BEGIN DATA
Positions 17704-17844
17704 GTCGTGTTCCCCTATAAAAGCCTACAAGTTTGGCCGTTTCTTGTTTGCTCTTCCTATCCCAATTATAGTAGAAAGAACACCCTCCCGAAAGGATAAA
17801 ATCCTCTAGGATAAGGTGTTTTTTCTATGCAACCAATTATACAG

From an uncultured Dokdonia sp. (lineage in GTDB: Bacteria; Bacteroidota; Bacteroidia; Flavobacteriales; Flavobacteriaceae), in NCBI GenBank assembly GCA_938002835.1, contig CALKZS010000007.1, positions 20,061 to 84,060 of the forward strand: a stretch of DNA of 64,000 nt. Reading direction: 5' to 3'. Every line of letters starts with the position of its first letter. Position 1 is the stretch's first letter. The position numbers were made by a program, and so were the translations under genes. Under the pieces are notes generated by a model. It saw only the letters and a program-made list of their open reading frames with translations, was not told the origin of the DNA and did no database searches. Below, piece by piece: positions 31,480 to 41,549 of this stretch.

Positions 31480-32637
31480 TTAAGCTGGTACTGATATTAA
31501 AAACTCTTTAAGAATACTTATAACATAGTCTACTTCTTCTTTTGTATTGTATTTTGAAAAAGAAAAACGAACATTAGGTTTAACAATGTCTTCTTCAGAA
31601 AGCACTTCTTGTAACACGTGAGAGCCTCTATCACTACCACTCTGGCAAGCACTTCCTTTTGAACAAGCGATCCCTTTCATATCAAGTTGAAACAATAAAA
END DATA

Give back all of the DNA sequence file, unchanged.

Positions 17704-17844
17704 GTCGTGTTCCCCTATAAAAGCCTACAAGTTTGGCCGTTTCTTGTTTGCTCTTCCTATCCCAATTATAGTAGAAAGAACACCCTCCCGAAAGGATAAA
17801 ATCCTCTAGGATAAGGTGTTTTTTCTATGCAACCAATTATACAG

From an uncultured Dokdonia sp. (lineage in GTDB: Bacteria; Bacteroidota; Bacteroidia; Flavobacteriales; Flavobacteriaceae), in NCBI GenBank assembly GCA_938002835.1, contig CALKZS010000007.1, positions 20,061 to 84,060 of the forward strand: a stretch of DNA of 64,000 nt. Reading direction: 5' to 3'. Every line of letters starts with the position of its first letter. Position 1 is the stretch's first letter. The position numbers were made by a program, and so were the translations under genes. Under the pieces are notes generated by a model. It saw only the letters and a program-made list of their open reading frames with translations, was not told the origin of the DNA and did no database searches. Below, piece by piece: positions 31,480 to 41,549 of this stretch.

Positions 31480-32637
31480 TTAAGCTGGTACTGATATTAA
31501 AAACTCTTTAAGAATACTTATAACATAGTCTACTTCTTCTTTTGTATTGTATTTTGAAAAAGAAAAACGAACATTAGGTTTAACAATGTCTTCTTCAGAA
31601 AGCACTTCTTGTAACACGTGAGAGCCTCTATCACTACCACTCTGGCAAGCACTTCCTTTTGAACAAGCGATCCCTTTCATATCAAGTTGAAACAATAAAA